Hyundai commissioned Ren, a Salford musician, to create ‘Electric Feels’, released by Bella Union, as part of its commitment to eco-mobility and to draw attention to the possibilities of an electric future, with more alternatively fuelled cars on the road.
About Manchester spoke to her about the new track, the lockdown and the future.
Firstly, if you had to explain your sound to somebody how would you do so?
I would hope my sound is very real. Full of heart and soul and real-life experience. My music is always evolving sonically but the core values are that I always want to be completely authentic and fearless. I’m not afraid to tell the world who I am and how I feel through my voice.
The new song ‘Electric Feels’, what can people expect?
Electric Feels is a bit different for me, but these are different times! It’s a sassy synth-pop track inspired by the sound of the city over the lockdown period, where there have been fewer vehicles on the road, as we were accidentally given a window into a greener city.
I absolutely loved making it and hope you’re into it!
What significance did the fact that the song was commissioned by Hyundai in the lead up to the Mercury Awards have for you?
This is the fifth year Hyundai have sponsored the Hyundai Mercury Prize, so I was really flattered when they got in touch and said that to celebrate that they wanted to commission me to create an exclusive new track.
So that’s how we came up with Electric Feels, just dreaming about this amazing, electric future without the pollution and all the bad kind of noise.
Hyundai seem to be really leading the way on that, I liked that, as well as their Mercury association. We need companies who fight for a better future! I created Electric Feels during the lockdown, inspired by the quieter cities at the time, so it’ll be interesting to see how the changes of this year have inspired creativity within the rest of the music industry. It’s a hard time, but the struggle always makes us more creative, right?
Who are some of your role models or influences in the music industry?
I really admire Fiona Apple.
Her music is really visceral and powerful and free, she makes me want to be braver and she just seems to be someone who is doing this for all the right reasons, because she loves the music and she’s compelled to do it.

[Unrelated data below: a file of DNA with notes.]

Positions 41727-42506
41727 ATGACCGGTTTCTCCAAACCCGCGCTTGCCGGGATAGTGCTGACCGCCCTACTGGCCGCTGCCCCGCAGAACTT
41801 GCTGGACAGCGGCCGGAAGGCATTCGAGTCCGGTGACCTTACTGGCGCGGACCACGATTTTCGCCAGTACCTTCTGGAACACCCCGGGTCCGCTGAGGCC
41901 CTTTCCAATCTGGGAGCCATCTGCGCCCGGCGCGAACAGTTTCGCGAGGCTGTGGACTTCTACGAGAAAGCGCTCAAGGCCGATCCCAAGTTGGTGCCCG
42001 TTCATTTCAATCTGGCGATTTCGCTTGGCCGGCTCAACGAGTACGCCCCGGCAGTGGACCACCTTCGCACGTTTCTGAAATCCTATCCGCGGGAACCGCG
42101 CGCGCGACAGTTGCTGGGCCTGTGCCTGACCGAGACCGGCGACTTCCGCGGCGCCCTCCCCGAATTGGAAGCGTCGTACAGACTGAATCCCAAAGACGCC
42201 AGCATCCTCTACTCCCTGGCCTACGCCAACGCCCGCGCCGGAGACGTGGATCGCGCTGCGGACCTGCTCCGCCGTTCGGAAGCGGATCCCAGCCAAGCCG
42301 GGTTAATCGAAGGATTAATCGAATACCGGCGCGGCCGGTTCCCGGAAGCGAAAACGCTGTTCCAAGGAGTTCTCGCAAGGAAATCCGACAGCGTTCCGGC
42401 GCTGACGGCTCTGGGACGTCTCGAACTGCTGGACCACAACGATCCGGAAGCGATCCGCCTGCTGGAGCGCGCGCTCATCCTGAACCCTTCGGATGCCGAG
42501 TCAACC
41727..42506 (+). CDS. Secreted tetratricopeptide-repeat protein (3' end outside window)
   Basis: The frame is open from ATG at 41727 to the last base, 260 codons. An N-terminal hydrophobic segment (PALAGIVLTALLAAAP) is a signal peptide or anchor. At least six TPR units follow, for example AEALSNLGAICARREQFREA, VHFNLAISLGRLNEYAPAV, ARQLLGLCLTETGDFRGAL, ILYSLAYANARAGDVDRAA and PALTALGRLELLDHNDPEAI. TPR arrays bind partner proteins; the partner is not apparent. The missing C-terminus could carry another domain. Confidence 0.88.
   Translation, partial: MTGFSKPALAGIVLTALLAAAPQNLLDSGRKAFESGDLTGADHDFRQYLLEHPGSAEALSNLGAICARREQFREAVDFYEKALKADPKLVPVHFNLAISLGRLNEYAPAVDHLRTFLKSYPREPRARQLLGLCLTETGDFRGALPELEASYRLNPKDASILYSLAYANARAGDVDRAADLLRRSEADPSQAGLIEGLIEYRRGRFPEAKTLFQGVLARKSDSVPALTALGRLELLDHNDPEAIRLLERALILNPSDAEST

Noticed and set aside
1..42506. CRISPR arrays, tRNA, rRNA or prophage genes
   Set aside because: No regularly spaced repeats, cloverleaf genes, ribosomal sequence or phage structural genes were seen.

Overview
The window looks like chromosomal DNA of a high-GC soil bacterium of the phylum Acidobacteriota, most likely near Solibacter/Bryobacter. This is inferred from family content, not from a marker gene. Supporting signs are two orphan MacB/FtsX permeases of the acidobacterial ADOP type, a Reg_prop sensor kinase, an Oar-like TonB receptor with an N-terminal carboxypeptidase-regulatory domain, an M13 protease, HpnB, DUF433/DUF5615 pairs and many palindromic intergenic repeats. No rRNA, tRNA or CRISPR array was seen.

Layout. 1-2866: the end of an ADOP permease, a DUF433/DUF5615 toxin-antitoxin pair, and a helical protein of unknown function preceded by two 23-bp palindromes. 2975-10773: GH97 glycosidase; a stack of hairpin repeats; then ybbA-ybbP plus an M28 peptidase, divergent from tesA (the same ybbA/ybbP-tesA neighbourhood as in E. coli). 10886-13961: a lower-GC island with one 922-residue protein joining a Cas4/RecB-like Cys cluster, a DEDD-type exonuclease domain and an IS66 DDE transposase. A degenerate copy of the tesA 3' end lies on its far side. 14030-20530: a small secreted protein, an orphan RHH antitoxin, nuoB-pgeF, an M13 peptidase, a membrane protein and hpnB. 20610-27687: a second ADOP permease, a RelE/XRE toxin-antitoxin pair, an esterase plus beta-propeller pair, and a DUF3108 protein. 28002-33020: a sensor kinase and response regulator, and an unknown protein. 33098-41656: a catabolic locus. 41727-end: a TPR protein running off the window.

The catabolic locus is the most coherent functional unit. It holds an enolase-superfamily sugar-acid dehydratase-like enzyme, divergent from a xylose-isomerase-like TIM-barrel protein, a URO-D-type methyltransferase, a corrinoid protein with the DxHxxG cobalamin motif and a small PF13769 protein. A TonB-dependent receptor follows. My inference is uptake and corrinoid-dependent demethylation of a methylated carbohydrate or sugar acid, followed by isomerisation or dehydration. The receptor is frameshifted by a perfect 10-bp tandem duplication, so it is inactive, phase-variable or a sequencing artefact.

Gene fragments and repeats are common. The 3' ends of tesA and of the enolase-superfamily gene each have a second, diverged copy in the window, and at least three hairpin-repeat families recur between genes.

What has the creative process been like and has it been more difficult during the lockdown?
I’ve actually found lockdown to be a hugely creative time for me because I haven’t had to deal with any outward distractions, being able to just focus on the music and not everything else that comes with being a musician has been hugely beneficial for me and I’ve had a lot more energy to focus. I feel like I’ve written some of my best songs during this time.
How do you think the live music scene will recover?
I really couldn’t say, but hopefully they’ll be some positive changes out of all this. Maybe the gig experience will become more sacred again after this break and artists and gigs will be valued a bit more. This time has really made me realise how much I miss performing and connecting with the people that come to my shows and I can’t wait to get back on that stage again.
Have your plans for live shows had to change?
We had a whole tour booked for April. Lockdown happened literally the week Revel In the Drama came out, so the whole tour got moved first to September, and now it’s in for March and April next year. We are taking this show on the road one way or another! We’re hoping to do a ‘limited number of tickets’ type live streamed show, where you can watch online as well as a small number of ‘in the room tickets. We’ll announce that soon hopefully. Something to keep us all going.
What did the release of the album, ‘Revel in the Drama’ mean to you after everything you had experienced in the run-up to it?
When the album was released I felt so many things. Huge relief and release, but also a part of me felt very disorientated. I’d spent so long wishing for this day to come and now it was here, and I was stuck indoors with all these emotions and nowhere for it to go. Luckily I was living with a group of friends, we moved in together at the start of lockdown and on the day of the album release we had a party and played music all night, drank rum and danced, which helped.
Hailing from Salford, what are your thoughts and experience on the local music scene?
I don’t really know, I kept to myself a lot in Salford, but Salfordians are on the whole very creative witty souls, there’s always really cool interesting music on the jukebox in the local ‘dive’ pub… people really know their stuff.
What advice would you give local artists, from the Manchester area who are hoping to succeed in the industry?
I would say there’s no rush. Put you first. The music and the world, validation, success all of that can wait. If you can build yourself up and be as happy and confident and content in yourself without any of it it will never own you, and it will never tarnish your soul if you get knocked or rejected. You’ll just get back up. Always remember you are the most important part of all of this.
What is in your future plans?
I’m just writing my next album at home, and I have a few other really exciting projects that I’m working on which I better not say anything about yet!
Check out Ren’s new trach ‘Electric Feels’ here.